ALBANY, N.Y. -- The New York Giants are not going to
renegotiate Michael Strahan's $4 million contract to persuade the
seven-time Pro Bowl defensive end to stop mulling retirement and
play this season.
"I don't want to get into negotiating in the media," co-owner
John Mara said Wednesday as Strahan's holdout entered its sixth
day. "He is under contract and I think you all know what our
position is on that. I don't want to make any statements on that."
In his gut, Mara said he feels the 35-year-old Strahan would
eventually decide to play, but he said the team was prepared to
move on without him.
According to ESPN's Sal Paolantonio, free agent defensive end Simeon Rice underwent a physical conducted by Giants physicians at the Hospital for Special Surgery in New York on Wednesday, then met with Giants general manager Jerry Reese and head coach Tom Coughlin at the Giants training facility in Albany.
The Giants are now considering signing Rice to a contract.
Mara also downplayed a report that Strahan felt betrayed because
the Giants were fining him $14,288 for each day of his holdout.
"He hasn't expressed that to us," said Mara, who said the team
had no choice but to dock Strahan. "I'm not sure I believe that."
Strahan's surprising absence has dominated the training camp at
the University at Albany since players reported on Friday.
The team knew the recently divorced veteran was looking for more
money, but was stunned when his agent said he was mulling
Had the Giants known that the NFL single-season sack record
holder was considering retirement, they might have made moves in
the free-agent market or drafted differently in April.
"We would have liked to have gotten a little more notice,"
Mara said. "I understand the fact that he is just undecided about
what he wants to do. Sometimes these things happen."
Mara insisted that the holdout has not been a distraction for a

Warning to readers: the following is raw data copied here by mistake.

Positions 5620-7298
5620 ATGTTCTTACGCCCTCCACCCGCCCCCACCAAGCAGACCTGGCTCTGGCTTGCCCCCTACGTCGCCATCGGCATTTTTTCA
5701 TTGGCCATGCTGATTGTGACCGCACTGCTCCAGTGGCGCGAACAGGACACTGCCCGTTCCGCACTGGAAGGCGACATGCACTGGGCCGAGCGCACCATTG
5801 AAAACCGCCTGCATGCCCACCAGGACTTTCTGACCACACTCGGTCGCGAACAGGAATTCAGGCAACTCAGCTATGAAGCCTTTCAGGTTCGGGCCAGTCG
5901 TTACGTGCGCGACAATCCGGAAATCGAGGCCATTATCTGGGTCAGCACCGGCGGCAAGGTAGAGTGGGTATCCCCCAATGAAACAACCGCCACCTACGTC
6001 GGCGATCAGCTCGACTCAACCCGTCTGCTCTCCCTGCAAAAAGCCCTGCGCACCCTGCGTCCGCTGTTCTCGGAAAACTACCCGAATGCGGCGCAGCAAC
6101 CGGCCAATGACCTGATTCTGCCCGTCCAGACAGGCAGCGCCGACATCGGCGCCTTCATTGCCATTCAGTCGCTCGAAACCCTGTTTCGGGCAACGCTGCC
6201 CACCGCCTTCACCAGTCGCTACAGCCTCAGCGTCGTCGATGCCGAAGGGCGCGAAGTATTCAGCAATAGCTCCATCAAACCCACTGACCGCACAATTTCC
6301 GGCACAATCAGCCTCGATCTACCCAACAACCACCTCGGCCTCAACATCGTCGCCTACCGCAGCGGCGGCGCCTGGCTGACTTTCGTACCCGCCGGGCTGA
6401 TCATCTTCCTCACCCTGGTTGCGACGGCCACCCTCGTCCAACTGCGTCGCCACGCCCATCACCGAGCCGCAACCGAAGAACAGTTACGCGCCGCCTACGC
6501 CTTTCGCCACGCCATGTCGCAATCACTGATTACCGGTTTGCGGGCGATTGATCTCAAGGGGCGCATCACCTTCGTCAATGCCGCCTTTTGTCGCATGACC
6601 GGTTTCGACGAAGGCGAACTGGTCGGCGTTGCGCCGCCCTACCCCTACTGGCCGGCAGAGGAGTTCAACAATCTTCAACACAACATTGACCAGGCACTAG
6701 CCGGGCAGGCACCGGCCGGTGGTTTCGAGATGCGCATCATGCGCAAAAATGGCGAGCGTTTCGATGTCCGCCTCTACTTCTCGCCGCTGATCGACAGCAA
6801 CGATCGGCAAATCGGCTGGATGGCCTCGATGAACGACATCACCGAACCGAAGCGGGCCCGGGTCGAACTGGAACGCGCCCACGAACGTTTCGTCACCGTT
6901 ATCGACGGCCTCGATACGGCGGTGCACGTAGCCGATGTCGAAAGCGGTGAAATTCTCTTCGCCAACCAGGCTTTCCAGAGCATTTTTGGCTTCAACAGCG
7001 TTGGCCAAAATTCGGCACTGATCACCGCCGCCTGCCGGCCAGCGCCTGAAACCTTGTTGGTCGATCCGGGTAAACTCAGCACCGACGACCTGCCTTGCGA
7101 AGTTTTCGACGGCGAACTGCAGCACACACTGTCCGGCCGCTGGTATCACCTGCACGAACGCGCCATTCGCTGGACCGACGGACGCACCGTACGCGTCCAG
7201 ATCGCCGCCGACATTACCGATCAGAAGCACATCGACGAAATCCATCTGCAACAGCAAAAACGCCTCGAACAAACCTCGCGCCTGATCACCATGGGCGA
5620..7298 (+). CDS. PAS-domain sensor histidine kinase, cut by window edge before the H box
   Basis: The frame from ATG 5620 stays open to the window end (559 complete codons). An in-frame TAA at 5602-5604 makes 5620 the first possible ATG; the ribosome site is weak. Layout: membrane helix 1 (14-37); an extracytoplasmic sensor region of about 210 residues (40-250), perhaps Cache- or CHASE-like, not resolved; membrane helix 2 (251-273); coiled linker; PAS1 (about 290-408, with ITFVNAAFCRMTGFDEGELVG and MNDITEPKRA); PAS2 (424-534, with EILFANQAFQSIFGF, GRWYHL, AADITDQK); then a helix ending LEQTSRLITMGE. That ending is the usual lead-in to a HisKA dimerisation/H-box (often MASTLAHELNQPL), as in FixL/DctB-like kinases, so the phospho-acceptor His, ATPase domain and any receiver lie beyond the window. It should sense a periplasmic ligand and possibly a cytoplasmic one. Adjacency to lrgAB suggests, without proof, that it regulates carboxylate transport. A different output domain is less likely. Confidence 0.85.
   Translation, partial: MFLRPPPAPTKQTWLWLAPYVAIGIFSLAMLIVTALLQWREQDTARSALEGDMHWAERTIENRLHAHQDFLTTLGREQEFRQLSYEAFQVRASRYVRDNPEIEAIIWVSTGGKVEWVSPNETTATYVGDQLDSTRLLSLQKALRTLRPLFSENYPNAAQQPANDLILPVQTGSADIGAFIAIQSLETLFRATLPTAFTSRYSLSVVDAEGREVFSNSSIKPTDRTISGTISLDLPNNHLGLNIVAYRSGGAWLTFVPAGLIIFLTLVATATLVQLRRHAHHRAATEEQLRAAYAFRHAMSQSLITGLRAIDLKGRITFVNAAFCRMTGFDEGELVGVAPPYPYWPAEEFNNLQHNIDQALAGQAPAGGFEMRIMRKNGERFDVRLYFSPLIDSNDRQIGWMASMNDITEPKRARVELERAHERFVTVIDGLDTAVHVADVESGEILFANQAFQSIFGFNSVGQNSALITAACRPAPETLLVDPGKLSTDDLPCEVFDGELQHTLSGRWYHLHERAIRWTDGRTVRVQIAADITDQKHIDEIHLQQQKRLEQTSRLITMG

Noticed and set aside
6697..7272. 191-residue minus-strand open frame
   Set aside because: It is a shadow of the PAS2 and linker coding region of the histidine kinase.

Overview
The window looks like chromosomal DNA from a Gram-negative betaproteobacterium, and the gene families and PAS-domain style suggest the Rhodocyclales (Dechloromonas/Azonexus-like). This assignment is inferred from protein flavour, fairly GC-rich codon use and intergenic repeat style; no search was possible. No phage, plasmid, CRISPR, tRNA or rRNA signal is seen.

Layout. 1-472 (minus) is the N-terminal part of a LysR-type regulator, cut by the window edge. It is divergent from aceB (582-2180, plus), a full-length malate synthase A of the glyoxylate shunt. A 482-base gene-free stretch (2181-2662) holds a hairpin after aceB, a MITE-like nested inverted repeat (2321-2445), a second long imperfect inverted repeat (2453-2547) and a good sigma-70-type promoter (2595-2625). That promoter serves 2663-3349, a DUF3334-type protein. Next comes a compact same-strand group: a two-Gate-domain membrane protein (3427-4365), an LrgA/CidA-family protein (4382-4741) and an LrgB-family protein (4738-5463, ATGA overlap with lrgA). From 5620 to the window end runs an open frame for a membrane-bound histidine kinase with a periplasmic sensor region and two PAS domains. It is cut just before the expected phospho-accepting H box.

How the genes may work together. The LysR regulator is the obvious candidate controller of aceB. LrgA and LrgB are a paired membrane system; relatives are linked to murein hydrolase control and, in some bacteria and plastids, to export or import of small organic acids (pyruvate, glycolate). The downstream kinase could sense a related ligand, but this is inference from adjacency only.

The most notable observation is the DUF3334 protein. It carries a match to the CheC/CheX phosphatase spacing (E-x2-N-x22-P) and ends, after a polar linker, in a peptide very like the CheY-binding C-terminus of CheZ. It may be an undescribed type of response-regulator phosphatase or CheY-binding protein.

team trying to rebound from an 8-8 season that was good enough to
get a playoff berth.
"I don't think any of us are that troubled by it," Mara said.
"We'd like to have him come in. If he decided to come in, that's
great. We will be a better team with him in here. If he doesn't,
we'll move on."
Mara, who has known Strahan longer than coach Tom Coughlin and Reese, has not spoken with him in recent
weeks. He said he might reach out and make a telephone call if the
holdout continues, but noted that nothing he says will probably
influence Strahan's decision. He said No. 92 has to make up his own
Mara's biggest concern would be if Strahan missed a lot of
"That is something we are concerned about because I have
noticed that players who come in late do run a higher risk of being
injured," he said. "But he's a veteran. He has been around a long
time and always has been in excellent condition. You would like to
think that would not be the case with him."
Strahan missed half of last season with a foot injury.
Mara called Strahan one of the greatest players in Giants
history and a surefire Hall of Famer. He added retiring now would
not be the way to end his career, but he was prepared to accept it
if Strahan left football after 14 seasons and 132½ career sacks.
"He has done too much for the franchise for me to be bitter
about it," Mara said. "He has been a great player for a long
time. These things happen."
Information from The Associated Press was used in this report.